While the debate on GMOs rages in food-secure rich countries, one poorer nation has simply been forging ahead. In this "quiet GMO revolution" in Asia, Bangladesh - once thought of as a 'basket case' - is now in the lead, with a Bt brinjal (eggplant) that has dramatically reduced pesticide use and improved the livelihoods of some of the poorest farmers in the world. See the Jakarta Post, Indonesia for more:
The Maldives may look like paradise to tourists, but for people who live there it has become a nightmare. The current president Yameen (who staged a coup in 2012 against the democratically elected Mohamed Nasheed, my former boss) has taken corruption to a scale you can barely imagine - bags of cash taken around by moped to pay off Supreme Court judges, police given instructions to torch independent media, journalists disappearing... All this is revealed in shocking detail in this amazing Al Jazeera investigation - an absolute must-watch:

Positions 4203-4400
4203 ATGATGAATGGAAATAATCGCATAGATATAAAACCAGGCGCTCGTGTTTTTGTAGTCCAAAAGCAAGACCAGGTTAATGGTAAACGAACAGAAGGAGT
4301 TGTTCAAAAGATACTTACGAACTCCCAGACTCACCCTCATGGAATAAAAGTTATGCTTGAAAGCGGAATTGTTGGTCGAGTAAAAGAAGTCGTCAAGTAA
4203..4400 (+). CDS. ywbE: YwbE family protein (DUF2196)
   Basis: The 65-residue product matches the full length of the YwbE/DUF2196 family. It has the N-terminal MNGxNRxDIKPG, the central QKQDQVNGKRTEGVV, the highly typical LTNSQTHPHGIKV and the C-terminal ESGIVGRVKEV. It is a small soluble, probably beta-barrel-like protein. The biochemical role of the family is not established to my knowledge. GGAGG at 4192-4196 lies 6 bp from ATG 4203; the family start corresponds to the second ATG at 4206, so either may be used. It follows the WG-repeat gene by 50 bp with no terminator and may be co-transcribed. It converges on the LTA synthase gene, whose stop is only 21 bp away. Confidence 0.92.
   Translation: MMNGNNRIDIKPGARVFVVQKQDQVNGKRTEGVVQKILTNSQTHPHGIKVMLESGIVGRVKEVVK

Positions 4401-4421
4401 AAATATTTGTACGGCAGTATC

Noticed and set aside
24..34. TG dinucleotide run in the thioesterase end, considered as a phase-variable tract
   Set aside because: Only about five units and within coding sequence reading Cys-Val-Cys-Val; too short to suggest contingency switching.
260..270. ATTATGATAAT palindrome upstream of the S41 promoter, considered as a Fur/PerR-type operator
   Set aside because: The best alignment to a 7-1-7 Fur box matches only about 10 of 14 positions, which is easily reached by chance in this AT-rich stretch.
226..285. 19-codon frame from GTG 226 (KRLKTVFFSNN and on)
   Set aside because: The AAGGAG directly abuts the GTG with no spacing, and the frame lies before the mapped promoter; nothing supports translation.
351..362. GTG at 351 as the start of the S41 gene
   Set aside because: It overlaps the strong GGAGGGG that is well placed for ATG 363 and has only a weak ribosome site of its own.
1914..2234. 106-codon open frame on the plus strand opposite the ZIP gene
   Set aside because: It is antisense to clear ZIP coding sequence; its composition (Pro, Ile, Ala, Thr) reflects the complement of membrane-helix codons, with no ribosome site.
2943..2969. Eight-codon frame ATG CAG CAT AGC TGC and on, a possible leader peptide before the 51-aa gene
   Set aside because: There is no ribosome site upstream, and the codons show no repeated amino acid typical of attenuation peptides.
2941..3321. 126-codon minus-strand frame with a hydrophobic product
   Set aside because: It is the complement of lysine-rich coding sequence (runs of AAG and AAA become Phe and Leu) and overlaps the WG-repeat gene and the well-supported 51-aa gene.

'Sustainable intensification' is the new agriculture buzzword, or rather buzz-phrase. But what if that's not enough? What if farming needs to be at the centre of a more radical environmental transformation? This is what's proposed in a new paper lead-authored by my scientific hero Johan Rockstrom - about which I've just published this blogpost over at the Cornell Alliance for Science.